This was a topsy turvy year for Istanbul’s restaurant scene, as the first six months of 2021 were marked by a series of pandemic restrictions and lockdowns that made for slow business, while a grand reopening of sorts on July 1 resulted in thousands of people flocking back to their favorite restaurants and bars, some of which had been fully closed since March 2020.
During the second half of the year, a pulsating energy hummed throughout the city, establishments were packed to the gills and it became impossible to catch a taxi home on a Saturday night. Istanbulites seemed to be going out and enjoying themselves as much as possible in the event that they might not be allowed to the next week. For our Best Bites of 2021, we each chose an Istanbul classic, a modern favorite and an exciting new addition to the city’s culinary scene, all of which have rolled with the pandemic punches.
Barbaros Yoğurtçusu in the heart of the Fatih district has churned out some of the city’s finest dairy products since the Kurap family, immigrants to Istanbul from Albania, opened up shop in 1918. Now in its third generation, the Kurap brothers are among the final torchbearers of the Balkan dairy producer tradition that was once a fixture in Istanbul. Their divine yogurt, produced in the grasslands at the far-flung western end of Istanbul province, is so good that we had no qualms about describing it as sexy and tantalizing. A bowl of this yogurt on its own for breakfast is enough to provide bounce in my step and strength to confront the day. Sadly, the Kurap brothers may be the last generation in the family to run the business, and unfavorable climate conditions make small-scale dairy production increasingly difficult in Turkey, so while Barbaros may continue to flourish during the pandemic, it’s not wise to assume they will be there forever.
Bomonti’s Batard made my list in 2018 and it is back once again. I’ve remained impressed at how the elegantly-designed restaurant – equal parts chic and casual and decorated with French touches– offers such high-quality, refined food at comparatively low prices while the staff is always friendly and attentive. Lingering on the tip of my tongue is a glorious dish of organic grilled chicken served over oyster mushrooms, chestnuts, lemon aioli and salsa verde that was harmonious and memorable. Batard has gathered a serious following in the few years since it has been open and navigated the troubled waters of the pandemic as a result. Featuring tried and true menus that are not excessively updated, Batard might also be the only eatery in Istanbul serving fried chicken and waffles. Spoiler: They’re great.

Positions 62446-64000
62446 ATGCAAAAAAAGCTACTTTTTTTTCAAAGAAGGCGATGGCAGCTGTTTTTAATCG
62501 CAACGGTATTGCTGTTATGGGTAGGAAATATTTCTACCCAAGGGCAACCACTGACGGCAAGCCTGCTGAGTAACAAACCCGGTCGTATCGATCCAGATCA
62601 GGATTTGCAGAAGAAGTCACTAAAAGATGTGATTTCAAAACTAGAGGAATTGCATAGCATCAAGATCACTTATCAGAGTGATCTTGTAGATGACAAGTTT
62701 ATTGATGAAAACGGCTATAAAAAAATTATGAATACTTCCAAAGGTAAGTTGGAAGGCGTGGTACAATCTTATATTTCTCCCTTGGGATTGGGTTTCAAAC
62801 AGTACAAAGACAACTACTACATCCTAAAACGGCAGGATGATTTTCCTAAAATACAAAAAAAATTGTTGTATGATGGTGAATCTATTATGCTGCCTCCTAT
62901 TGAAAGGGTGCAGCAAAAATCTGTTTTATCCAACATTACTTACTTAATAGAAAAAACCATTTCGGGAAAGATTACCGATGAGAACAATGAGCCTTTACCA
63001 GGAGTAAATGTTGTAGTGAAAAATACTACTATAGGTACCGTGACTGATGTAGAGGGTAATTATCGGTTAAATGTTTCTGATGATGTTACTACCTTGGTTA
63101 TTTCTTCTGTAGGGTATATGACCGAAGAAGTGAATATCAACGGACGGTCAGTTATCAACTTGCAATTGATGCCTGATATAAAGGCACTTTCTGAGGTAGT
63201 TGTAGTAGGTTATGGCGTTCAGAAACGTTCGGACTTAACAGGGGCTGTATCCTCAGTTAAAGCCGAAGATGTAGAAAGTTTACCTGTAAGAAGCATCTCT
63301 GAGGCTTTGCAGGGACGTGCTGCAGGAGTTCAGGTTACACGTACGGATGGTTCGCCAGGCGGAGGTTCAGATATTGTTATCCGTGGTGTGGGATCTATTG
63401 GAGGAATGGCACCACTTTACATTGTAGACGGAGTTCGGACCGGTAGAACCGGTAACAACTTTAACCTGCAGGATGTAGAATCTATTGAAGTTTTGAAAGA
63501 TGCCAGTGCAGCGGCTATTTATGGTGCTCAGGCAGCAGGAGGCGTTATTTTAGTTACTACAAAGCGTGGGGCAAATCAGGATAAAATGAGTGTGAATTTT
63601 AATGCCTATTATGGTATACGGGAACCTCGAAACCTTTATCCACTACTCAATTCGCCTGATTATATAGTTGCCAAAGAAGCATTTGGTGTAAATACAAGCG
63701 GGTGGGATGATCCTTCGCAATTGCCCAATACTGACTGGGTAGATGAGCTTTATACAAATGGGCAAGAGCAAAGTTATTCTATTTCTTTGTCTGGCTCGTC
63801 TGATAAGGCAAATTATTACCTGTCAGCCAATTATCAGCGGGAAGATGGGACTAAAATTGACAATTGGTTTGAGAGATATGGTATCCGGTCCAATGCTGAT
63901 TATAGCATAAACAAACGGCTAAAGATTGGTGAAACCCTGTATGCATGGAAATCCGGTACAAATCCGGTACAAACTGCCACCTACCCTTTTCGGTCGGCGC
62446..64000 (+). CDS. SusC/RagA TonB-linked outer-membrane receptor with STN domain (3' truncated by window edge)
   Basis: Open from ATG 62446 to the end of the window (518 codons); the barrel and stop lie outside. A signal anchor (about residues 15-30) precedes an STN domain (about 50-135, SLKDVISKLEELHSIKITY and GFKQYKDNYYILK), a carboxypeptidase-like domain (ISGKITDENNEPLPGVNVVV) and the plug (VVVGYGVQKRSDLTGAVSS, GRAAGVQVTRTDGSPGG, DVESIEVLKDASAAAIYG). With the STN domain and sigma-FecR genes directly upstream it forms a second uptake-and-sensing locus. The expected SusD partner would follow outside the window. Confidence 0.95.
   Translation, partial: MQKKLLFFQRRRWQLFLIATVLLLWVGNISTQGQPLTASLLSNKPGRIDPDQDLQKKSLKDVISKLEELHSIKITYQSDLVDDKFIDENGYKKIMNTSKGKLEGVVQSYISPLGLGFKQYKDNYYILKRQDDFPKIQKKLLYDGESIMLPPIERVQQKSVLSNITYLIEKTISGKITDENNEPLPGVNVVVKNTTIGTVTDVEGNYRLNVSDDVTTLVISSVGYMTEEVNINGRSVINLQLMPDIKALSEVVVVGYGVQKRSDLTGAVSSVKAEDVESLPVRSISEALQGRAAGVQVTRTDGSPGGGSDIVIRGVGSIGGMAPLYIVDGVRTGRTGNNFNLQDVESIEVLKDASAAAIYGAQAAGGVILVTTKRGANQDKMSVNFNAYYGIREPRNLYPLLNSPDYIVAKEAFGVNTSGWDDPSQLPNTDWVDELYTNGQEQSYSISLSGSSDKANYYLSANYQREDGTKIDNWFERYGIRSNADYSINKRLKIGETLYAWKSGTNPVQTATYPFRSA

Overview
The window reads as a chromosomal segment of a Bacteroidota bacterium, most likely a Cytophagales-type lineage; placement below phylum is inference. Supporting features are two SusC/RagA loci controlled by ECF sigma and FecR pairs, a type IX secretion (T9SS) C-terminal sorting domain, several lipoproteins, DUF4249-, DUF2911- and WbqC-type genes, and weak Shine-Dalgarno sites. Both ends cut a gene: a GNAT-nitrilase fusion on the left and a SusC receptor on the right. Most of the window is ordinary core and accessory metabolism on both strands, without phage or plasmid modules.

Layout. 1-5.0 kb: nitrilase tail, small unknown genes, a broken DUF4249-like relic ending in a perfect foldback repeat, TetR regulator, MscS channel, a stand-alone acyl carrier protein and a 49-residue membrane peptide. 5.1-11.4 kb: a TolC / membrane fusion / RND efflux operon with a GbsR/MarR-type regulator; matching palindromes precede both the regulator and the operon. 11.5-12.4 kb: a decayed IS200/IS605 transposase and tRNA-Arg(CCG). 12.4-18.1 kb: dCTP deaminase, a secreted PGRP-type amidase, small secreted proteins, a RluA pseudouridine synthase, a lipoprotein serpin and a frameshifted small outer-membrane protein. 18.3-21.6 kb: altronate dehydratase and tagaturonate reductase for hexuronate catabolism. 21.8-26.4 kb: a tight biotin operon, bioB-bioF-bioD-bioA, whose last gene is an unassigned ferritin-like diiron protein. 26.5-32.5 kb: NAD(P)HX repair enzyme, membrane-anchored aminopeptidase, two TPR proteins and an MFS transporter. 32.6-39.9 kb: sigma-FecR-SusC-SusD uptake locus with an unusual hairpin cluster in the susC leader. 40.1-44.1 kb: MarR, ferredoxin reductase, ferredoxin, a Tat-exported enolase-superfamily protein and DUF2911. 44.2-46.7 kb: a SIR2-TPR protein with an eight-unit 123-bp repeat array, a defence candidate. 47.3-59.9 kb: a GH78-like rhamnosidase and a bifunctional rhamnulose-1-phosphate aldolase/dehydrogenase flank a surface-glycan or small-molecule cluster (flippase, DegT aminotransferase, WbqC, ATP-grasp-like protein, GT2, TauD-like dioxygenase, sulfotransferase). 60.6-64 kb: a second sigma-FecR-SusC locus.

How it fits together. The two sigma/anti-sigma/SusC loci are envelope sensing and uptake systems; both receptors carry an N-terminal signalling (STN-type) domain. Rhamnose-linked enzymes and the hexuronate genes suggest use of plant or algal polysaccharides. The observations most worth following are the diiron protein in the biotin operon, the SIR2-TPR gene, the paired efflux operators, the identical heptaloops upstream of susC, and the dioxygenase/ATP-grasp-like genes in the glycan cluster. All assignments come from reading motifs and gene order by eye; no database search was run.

Chef Mari Esgici’s new restaurant Marinee is a welcomed arrival to Kurtuluş, where new restaurants, bars and cafes continue to pop up left and right in defiance of the country’s deepening economic crisis. With half a dozen or so tables and around the same number of menu items, Marinee keeps it to the point – and the point is the succulent, slow-cooked ribs, which are served on the bone and threaten to separate from it with a mere prod of the fork. Alongside are equally thoughtful baked cubes of potato under salsa roja and a salad of parsley or arugula dressed in sour cherry liqueur sauce. While the restaurant, unassumingly tucked into a ground floor on Baruthane Caddesi, might be small and cozy, Marinee’s flavors are as bold and vibrant as Chef Mari’s ebullient personality. It is yet another reason to come to Kurtuluş, or in my case, one more reason why I don’t have to leave the neighborhood. Keep an eye peeled for a full review in the new year.
-Paul Benjamin Osterlund
Smelt & Co.
We’d survived a three-week total lockdown in May, pulling fruit from a citrus tree out front and amusing ourselves by creating a new lemon-based ice cream each day (the best was fig, balsamic and süzme yogurt). We were vaccinated, but it was looking like another year of canceled birthday parties, endless takeaway coffees and hours of experimenting in the kitchen between Zoom meetings. But spring shimmied in fashionably late, with summer trailing close behind, and suddenly anywhere signaling “bahçemiz var” (we have a garden) was thrumming with people. We took any outdoor space we could, snagging Gelateria Bonacci’s kadayif gelato or Muammer Usta’s kelle söğüş and sitting on curbs and staircases. Then Smelt & Co. opened its terrace seating, and we tentatively dipped our toes into eating out with friends once more.
In a lovingly restored building tucked away on a hill in Balat, Smelt & Co. was started in 2019 by Sinan Bakkaloğlu, a Turkish chef who has Noma in Copenhagen on his resume. He and his partner wanted to get experimental with classic Turkish foods, and when they started they would each switch out cooking and serving every night. They are both as warm and welcoming as their dishes, all begging to be sampled with unique – and, I daresay, unusual – flavor combinations, especially for the Turkish palate.